You’ll Be Paying for Abortion, If Proposed State Budget Passes

New Hampshire House and Senate conferees trying to agree on a state budget have agreed on one thing: everyone who pays taxes in New Hampshire will be funding unrestricted abortion if this budget passes.

The conference committee has OK’d the removal of budget language which in past budgets has limited the use of state funds for abortion.

The N.H. Senate voted to repeal language limiting abortion funding, and a House-Senate conference committee has endorsed that move.

House and Senate will vote on a state budget proposal June 27. The Governor will then decide whether to sign or veto the budget. A veto would likely lead to a legislative continuing resolution, basically a state-spending holding pattern, until agreement is reached on a new budget.

Governor Sununu has expressed in every way available to him that he will veto the budget as it currently stands, due to new taxes and excessive spending. He has not mentioned abortion funding as a reason for a possible veto.

Abortion funding is not a bargaining chip. It’s a dealbreaker. Perhaps no one has told him so yet. His office number is (603) 271-2121. The budget isn’t on his desk yet, but it’s coming.

House and Senate members need to get the same message before June 27.

Hyde amendment language

The language at risk of repeal in New Hampshire is based on the federal Hyde Amendment, which has been added to every federal Department of Health and Human Services budget since 1976. This funding limitation has prevented the use of federal DHHS funds for abortion, with exceptions for pregnancies from rape and incest.

Essentially, that has been the New Hampshire policy. Children conceived in violence can be aborted at public expense, but New Hampshire taxpayers have not yet been ordered to pay for abortions in other circumstances.

Abortion advocates have worked diligently for years at state and federal levels to undermine Hyde Amendment language, saying that it restricts health care access for poor women.

Anyone opposing restrictions on public funding for abortion is therefore adopting the fiction that abortion is health care. That goes for anyone who votes for a budget containing abortion funding, even if it’s a “compromise” budget.

sununu’s past funding decisions

As Executive Councilor, Chris Sununu voted in 2011 and 2016 to give family planning contracts to abortion providers including Planned Parenthood of Northern New England, the Equality Center in Concord, and the Lovering Center in Greenland. Calling himself pro-choice, he drew a distinction: no to compelling taxpayers to fund abortion directly; yes to funding abortion providers for non-abortion work.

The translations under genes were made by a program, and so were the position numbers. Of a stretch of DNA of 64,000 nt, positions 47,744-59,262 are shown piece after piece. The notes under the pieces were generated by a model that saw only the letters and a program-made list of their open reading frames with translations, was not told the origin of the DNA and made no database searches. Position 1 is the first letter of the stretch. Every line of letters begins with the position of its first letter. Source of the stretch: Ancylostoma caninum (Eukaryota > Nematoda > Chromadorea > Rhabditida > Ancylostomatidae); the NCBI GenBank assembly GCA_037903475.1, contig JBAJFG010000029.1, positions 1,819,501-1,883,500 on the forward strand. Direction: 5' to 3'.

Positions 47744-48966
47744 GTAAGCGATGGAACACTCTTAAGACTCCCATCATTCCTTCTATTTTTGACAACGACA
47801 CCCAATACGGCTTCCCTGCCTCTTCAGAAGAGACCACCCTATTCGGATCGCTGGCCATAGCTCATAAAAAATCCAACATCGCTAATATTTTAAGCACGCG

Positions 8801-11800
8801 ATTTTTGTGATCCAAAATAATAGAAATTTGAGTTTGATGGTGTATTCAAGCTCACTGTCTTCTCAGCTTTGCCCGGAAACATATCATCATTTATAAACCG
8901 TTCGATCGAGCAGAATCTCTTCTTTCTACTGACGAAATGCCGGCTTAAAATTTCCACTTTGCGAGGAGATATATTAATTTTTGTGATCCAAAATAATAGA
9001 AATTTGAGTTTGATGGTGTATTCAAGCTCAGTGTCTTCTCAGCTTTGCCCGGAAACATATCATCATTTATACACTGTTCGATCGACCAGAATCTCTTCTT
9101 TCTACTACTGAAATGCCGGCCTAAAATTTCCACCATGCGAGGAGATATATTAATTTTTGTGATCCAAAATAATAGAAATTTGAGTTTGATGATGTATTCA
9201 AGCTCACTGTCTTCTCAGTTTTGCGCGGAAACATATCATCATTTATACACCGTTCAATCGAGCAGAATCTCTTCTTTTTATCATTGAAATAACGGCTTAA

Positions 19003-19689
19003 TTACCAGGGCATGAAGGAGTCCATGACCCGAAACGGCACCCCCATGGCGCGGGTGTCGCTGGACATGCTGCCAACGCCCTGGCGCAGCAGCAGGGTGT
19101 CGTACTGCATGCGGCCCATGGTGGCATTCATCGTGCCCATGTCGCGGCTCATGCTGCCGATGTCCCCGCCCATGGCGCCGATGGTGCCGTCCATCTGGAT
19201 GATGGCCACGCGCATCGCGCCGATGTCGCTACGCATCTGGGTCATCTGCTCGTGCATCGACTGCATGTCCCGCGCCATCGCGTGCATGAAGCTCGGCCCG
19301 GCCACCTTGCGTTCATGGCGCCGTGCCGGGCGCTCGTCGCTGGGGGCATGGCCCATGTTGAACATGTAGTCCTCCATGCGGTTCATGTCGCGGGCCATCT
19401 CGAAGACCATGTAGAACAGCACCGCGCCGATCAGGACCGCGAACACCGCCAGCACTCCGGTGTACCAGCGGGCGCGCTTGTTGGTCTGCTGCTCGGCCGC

In August 2015, Sununu voted against a state contract with PPNNE, expressing concerns over revelations of some PP affiliates’ commerce in body parts from aborted fetuses. Ten months later, in an unprecented do-over on the same contracts, he flipped, saying that PP was no longer under investigation.

Elections have consequences?

There is no elected New Hampshire Democrat on the state level who supports restrictions on taxpayer funding of abortion.

Then again, there is no elected New Hampshire Republican on the state level who has announced that she or he will vote against the proposed budget for the reason that public funding for abortion is inconsistent with respect for human life, authentic health care, and conscience rights.

Hyde saves lives

Looking at the federal Hyde Amendment, Secular Pro-Life celebrated the amendment’s 40th anniversary in 2012. Its #HelloHyde campaign highlighted the people who were born, not aborted, when their mothers were covered by Medicaid.

The Hyde Amendment’s life-saving impact is hard to overstate. Both supporters and opponents agree that the Hyde Amendment has prevented over a million abortions. The disagreement, sad to say, is over whether that’s a good thing.

http://www.hellohyde.org/1-in-9/

more funding = more abortion

In April of this year, Michael J. New, Ph.D. of the Charlotte Lozier Institute wrote about Maine’s move to fund abortion with state dollars. He observed something that holds true anywhere public money is used for abortion.

There is a considerable amount of debate among scholars about various aspects of abortion policy. However, when it comes to the issue of taxpayer subsidies, there is a very broad consensus among both pro-life and pro-choice researchers that funding abortion through Medicaid significantly increases abortion rates. In 2009, the Guttmacher Institute–which was Planned Parenthood’s research arm until 2007–published a literature review on the research about public funding of abortion. They found that 19 of 22 studies found taxpayer funding of abortion increases the incidence of abortion.

https://lozierinstitute.org/hundreds-of-innocent-lives-depend-on-the-maine-state-legislature/

A Note on Death Penalty Repeal

Governor Chris Sununu of New Hampshire has vetoed repeal of the state’s death penalty law. As I write, the House will vote on an override in just a few hours. Whether enough votes are there is anyone’s guess. It’s going to be close. The Governor is fighting hard to have his veto sustained.